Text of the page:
There is also Chrome OS Vanilla from Hexxeh, which is essentially a compiled version of what the Chromium OS project are pushing out. For more information on downloading Chrome OS for yourself, go here.
Anyways, Hexxeh is now saying he plans on releasing a new version of his builds called Lime. We’re guessing that this is in an effort to update his build for the new Chromium OS builds that are arriving every day. This along with enhanced hardware support a la Flow would be a huge hit, we’re looking forward to trying it.
It should be available in a few weeks, barring any beta testing setbacks. To get on the beta list go to ##hexxeh on irc.freenode.org. Let us know if you get a chance to try it out!
via Hexxeh’s Blog
Google intends on having Chrome OS devices available from some of the top PC manufacturers before the end of the year. That means a major announcement will be coming soon, as well as a release of a first version of a completed and stable build of Chromium OS for developers to do what they wish with.
It may be flying under the radar, but one cannot ignore the significance of an open-sourced version of a brand new operating system for computers that will have a bit of a spotlight. This will likely be propelled from media news about Chrome OS’s official launch.
TechCrunch’s MG Siegler is reporting that there has been chatter about a “RC”, or release candidate build on the Chromium code site. It does indeed seem to be the case that there appears to be a version of Chrome OS that is going to be at a stable release.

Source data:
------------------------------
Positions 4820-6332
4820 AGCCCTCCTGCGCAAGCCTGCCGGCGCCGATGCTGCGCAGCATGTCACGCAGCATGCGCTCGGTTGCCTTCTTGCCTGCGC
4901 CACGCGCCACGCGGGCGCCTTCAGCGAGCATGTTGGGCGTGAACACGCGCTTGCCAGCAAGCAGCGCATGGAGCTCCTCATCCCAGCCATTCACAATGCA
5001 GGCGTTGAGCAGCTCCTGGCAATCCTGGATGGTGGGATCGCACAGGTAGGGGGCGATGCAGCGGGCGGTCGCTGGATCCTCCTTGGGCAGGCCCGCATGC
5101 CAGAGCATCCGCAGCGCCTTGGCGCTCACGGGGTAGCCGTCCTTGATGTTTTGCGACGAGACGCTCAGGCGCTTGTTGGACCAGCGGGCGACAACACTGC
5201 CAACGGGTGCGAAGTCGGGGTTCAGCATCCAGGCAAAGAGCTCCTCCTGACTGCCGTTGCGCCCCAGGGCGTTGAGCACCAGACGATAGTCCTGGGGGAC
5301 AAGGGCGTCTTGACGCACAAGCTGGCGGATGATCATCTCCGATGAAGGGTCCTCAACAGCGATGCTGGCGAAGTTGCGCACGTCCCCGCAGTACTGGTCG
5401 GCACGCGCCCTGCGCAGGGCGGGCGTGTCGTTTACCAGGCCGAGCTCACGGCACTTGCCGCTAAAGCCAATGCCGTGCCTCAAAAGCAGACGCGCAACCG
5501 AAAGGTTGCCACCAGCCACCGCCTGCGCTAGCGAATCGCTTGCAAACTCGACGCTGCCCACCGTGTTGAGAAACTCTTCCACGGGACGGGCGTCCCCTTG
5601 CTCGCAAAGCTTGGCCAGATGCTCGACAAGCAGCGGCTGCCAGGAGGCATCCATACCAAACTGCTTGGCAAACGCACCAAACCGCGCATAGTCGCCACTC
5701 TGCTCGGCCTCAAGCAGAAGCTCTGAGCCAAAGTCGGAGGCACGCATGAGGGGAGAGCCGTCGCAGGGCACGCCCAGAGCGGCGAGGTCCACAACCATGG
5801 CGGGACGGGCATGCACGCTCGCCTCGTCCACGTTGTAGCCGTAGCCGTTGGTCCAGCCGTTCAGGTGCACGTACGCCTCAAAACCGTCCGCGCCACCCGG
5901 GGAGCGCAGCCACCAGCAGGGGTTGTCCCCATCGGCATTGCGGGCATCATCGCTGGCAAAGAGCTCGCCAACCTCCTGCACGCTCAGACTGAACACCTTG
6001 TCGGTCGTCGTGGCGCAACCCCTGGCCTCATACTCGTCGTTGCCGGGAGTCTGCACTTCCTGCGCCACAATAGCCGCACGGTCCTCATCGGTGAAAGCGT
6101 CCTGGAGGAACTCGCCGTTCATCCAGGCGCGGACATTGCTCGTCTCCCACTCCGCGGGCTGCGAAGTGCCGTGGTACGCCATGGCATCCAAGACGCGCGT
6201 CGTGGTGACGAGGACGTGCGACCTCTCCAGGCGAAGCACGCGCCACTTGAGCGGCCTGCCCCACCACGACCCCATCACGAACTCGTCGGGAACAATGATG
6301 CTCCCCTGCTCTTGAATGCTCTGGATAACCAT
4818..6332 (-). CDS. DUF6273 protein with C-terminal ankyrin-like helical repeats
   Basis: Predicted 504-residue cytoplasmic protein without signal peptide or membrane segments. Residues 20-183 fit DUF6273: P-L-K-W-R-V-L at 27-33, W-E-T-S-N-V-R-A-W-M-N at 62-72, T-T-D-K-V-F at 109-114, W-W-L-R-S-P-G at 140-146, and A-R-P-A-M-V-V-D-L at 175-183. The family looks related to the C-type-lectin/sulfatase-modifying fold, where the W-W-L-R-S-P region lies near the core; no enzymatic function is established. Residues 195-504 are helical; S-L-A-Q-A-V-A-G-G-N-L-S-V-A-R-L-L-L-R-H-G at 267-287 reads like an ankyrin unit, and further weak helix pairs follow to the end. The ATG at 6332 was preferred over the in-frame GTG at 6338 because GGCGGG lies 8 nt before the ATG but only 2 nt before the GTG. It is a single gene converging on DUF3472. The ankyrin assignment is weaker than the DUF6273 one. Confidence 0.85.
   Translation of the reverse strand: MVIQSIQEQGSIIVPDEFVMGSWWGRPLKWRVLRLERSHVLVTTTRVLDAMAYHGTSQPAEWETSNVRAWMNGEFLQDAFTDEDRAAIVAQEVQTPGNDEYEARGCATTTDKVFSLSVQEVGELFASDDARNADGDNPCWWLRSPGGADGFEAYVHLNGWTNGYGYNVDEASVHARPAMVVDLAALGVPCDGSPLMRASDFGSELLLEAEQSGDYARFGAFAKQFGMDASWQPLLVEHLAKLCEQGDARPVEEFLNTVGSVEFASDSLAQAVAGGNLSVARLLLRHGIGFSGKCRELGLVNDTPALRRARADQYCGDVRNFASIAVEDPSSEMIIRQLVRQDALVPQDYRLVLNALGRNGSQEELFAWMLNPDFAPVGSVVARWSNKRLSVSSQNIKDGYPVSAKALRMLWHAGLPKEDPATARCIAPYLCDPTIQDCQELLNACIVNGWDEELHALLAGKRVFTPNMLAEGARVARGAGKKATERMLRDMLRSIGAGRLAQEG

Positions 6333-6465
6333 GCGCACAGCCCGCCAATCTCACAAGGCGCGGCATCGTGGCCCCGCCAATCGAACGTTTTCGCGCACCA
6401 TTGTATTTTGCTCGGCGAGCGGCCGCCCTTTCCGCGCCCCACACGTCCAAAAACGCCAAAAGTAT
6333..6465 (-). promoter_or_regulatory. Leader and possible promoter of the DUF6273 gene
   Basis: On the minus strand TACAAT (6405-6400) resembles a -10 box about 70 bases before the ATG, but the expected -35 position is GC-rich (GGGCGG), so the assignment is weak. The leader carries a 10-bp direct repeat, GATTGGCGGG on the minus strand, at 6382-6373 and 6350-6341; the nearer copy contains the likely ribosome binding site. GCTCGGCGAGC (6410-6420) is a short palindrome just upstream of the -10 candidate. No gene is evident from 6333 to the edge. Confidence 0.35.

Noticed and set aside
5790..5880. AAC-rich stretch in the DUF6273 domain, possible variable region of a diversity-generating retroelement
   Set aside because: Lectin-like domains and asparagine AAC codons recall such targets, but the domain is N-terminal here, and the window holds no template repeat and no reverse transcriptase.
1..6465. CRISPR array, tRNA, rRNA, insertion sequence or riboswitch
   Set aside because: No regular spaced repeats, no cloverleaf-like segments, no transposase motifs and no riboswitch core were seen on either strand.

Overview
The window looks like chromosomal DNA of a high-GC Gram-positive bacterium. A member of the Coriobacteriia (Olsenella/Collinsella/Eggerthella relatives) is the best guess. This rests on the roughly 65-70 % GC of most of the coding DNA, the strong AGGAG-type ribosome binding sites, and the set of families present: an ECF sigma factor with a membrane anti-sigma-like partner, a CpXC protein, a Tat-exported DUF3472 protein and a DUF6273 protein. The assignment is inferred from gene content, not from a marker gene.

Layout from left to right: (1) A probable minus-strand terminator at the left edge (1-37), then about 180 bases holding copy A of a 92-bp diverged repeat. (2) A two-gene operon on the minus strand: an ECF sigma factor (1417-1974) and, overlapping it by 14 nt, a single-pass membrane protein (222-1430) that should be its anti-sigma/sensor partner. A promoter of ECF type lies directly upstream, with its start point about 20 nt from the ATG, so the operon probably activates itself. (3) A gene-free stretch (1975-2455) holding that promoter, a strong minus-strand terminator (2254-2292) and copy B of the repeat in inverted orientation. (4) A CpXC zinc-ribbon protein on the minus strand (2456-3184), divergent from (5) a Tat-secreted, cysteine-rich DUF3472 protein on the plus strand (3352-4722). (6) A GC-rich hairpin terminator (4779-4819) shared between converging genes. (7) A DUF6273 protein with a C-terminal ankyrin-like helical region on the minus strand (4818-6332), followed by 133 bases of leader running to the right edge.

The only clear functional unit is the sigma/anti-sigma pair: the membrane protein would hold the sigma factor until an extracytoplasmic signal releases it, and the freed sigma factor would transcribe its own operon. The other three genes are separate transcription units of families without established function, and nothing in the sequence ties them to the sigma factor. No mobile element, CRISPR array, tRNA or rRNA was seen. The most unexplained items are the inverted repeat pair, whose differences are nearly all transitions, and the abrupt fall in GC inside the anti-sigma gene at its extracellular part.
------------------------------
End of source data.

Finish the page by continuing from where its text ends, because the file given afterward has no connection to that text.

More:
This screenshot comes from on a post from October 3, so Chromium OS is at or near version 0.9.78.0. That’s got to be pretty close to version 1, which if the versioning is anything like Android (1 was the first release for devices) would mean an official release.
The Google Chrome team has sent Hexxeh a note of thanks and a Nexus One for the work on his Chrome OS builds this year.
While outside developers will have to wait until 2011 for their Google TV apps, the platform will have Pandora, Netflix and more.
The Gmail team now has their own Twitter account for news and updates.
Google will release their third quarter financial results on a conference call that is scheduled for October 14.
LG has scrapped their plans for an Android-based tablet, saying that version 2.2 is not capable.
So it’s done. Hexxeh has shot some video of his Chromium OS-iPad creation which he calls the ChromePad Demo. Not much to it, but it does show touch capability which we have seen Hexxeh do in the past with a Joggler tablet. He has posted on Twitter that Flash doesn’t yet work on the ChromePad, but he’s working on it. Enjoy.
Being the multi-talented sort that he is, Hexxeh doesn’t only do Google-type stuff, he also develops Apple-based things in his spare time. No surprise then, that he has posted a picture of Chrome OS (well, Chromium OS) on an iPad. Although he does say about the Chrome OS iPad combo on Twitter “there are a few catches“. Still. Nice. Work.
You can follow Hexxeh’s seldomly updated blog here, but hey Hexxeh, can we have some video please?
Check out my interview with Hexxeh earlier this year.
Hexxeh posted last night some images of Chromium OS’s new HTML option menus, just as Chromium browser is now experimenting with the feature by placing the menu as a tab up top rather than as a window. Since everything is supposed to be browser-based in Chrome, it makes sense to show that the internal workings of the platform itself can be run with web technologies.
In addition to the options in Chrome browser, the operating system settings are a tad bit more complex. There is a System, Internet, Users and Labs sections to go with the standard browser Basics, Personal Stuff and Under the Hood (in the U.K. version it’s called Under the Bonnet). The most interesting thing I find here is that the Labs component has become an option menu, which probably foretells where that experimental section is heading in the future.
Anyways, here are the screenshots.